Quality Early Years Education Needn’t Be in a Formal Setting:
Quality early childhood care and education offers children a range of benefits, with UNESCO recommending early education for children as a foundation for emotional wellbeing and learning throughout life. Quality input for children between the ages of birth and eight capitalizes on a period of rapid brain development for children helping them to achieve their full potential. Whilst this can be in a formal education setting such as a Day-Care center, it’s also very doable to offer quality educational opportunities at home and within a family-based setting.
In fact, research has confirmed the crucial role parents play in their child’s education: where parents and carers provide an engaging home learning environment, positive effects can be seen in their child’s development (Sylva et al., 2004).
Balance Structure and Free-Choice:
Children’s development and education in the early years is supported by striking a balance between adult-led and child-initiated activities. Free play and exploration are critical to young children’s learning and are complemented by more structured, planned activities. Provide opportunities as part of your schedule for your child to initiate activities that you can then join in with and support.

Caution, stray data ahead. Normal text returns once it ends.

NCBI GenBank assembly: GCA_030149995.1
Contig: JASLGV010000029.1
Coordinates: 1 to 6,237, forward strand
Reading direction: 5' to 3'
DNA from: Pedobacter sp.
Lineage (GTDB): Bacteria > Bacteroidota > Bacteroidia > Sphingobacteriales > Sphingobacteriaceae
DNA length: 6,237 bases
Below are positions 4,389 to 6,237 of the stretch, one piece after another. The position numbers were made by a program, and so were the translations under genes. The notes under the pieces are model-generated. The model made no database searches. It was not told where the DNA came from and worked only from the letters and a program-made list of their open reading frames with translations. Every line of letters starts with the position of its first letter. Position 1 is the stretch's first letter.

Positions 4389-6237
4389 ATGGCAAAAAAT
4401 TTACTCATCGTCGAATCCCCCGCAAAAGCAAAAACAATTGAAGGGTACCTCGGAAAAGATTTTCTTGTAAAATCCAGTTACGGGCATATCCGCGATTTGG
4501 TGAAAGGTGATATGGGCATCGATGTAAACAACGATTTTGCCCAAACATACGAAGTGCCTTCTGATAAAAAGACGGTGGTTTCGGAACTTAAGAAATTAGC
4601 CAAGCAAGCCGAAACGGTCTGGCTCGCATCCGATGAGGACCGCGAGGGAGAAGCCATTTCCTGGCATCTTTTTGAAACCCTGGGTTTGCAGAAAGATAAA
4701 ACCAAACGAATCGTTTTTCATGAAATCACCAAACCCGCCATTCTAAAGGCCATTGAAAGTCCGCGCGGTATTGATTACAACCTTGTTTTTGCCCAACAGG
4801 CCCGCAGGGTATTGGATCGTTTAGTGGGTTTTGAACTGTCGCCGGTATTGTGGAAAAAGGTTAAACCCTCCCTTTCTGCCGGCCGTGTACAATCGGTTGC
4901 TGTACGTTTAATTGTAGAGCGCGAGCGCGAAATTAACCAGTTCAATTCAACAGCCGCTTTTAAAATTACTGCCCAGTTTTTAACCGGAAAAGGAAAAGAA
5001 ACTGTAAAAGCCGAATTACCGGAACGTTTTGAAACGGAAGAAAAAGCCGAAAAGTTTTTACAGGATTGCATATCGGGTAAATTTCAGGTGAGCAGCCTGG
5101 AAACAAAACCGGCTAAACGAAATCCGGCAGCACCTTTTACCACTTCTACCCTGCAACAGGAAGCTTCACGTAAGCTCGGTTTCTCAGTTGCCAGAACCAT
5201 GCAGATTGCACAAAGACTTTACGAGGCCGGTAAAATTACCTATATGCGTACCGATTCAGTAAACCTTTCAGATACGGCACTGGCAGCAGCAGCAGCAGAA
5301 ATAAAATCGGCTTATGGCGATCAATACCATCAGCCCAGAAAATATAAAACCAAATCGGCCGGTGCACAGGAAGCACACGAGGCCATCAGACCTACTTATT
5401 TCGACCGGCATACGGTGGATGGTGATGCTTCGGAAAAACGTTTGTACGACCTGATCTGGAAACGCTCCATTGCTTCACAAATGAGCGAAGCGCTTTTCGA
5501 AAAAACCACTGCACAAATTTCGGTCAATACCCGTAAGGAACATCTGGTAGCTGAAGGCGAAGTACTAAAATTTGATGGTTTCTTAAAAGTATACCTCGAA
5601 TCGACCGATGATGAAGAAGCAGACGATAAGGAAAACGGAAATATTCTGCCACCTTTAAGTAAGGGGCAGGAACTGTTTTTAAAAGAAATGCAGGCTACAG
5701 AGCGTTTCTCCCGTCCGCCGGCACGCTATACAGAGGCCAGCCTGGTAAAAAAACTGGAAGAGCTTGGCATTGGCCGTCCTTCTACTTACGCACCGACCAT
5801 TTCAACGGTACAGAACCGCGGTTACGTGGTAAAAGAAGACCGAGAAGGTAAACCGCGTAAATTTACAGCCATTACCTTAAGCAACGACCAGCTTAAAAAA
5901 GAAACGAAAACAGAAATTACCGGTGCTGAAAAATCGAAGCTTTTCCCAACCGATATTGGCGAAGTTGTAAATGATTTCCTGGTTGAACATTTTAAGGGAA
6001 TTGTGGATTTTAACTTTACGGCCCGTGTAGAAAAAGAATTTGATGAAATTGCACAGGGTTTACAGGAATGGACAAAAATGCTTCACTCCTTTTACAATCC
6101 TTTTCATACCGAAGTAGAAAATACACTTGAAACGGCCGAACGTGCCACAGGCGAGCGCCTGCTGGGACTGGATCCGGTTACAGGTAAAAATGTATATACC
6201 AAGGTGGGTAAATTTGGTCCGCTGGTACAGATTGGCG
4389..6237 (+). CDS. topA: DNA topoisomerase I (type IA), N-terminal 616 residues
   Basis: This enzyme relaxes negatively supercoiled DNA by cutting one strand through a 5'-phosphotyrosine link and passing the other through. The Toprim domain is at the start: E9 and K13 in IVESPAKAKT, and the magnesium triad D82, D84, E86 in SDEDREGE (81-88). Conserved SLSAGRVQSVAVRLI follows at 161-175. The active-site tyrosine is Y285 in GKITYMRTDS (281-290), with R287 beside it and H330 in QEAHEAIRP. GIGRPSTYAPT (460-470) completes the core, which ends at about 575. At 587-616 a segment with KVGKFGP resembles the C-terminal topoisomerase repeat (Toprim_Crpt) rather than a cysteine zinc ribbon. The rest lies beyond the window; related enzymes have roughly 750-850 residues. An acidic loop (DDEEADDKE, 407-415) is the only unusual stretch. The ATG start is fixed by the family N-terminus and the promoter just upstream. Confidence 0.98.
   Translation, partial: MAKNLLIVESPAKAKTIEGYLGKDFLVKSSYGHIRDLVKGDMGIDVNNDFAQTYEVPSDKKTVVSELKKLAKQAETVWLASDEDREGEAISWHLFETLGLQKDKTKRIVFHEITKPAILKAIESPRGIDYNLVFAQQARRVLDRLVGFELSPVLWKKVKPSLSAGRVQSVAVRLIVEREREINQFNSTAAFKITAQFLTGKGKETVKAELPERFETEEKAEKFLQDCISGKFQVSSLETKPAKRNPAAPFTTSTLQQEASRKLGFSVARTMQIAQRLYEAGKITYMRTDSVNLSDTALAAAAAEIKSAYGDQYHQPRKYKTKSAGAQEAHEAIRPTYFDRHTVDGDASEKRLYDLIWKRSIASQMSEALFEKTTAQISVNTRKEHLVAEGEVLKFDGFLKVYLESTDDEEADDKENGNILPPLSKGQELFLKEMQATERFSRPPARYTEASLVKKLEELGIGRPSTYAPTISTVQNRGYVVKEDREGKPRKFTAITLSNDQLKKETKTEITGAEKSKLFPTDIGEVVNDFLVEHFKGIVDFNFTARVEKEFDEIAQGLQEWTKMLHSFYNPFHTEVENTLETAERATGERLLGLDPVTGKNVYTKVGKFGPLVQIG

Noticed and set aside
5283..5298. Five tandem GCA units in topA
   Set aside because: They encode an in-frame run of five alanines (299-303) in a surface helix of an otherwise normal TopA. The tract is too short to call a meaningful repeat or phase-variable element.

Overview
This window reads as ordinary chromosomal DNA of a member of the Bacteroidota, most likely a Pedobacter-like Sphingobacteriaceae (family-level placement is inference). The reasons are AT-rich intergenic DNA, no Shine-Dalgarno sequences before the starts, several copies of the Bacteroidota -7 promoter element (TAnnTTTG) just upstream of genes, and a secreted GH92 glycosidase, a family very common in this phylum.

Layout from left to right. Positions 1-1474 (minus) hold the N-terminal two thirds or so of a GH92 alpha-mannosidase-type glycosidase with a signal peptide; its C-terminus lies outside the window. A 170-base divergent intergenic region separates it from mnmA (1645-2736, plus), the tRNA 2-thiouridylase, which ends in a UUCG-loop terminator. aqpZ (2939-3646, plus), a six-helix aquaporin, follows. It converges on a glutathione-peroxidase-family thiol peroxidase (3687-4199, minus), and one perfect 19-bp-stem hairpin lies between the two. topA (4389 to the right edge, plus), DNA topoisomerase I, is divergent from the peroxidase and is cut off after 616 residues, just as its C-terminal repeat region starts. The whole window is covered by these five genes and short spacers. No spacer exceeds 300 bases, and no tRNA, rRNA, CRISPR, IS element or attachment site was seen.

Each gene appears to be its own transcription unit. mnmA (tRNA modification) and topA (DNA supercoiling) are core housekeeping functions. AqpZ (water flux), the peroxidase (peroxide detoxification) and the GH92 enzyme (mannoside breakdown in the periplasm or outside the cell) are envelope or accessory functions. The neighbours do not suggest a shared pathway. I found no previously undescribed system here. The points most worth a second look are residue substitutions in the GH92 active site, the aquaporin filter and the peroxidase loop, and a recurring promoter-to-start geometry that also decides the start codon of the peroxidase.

Offer access to a range of play materials that your child can choose from and allow them to explore and experiment. You can then support their creative play by offering a way to extend and develop what they’ve initiated. Check out Fostering Creativity in Your Preschooler for some additional ideas.
For example, if you notice your child seems to be having fun playing with the water tray, you can then support by offering some tubes, or a play boat and watching what happens when you pour the water down the tubes at different angles, or when you try to sink the boat. If you spot your child seems to be engaged with pretend play and role-play, ask your child what role they want you to play and join in. This allows your child to take their own initiative, supported by yourself in a spontaneous and responsive manner.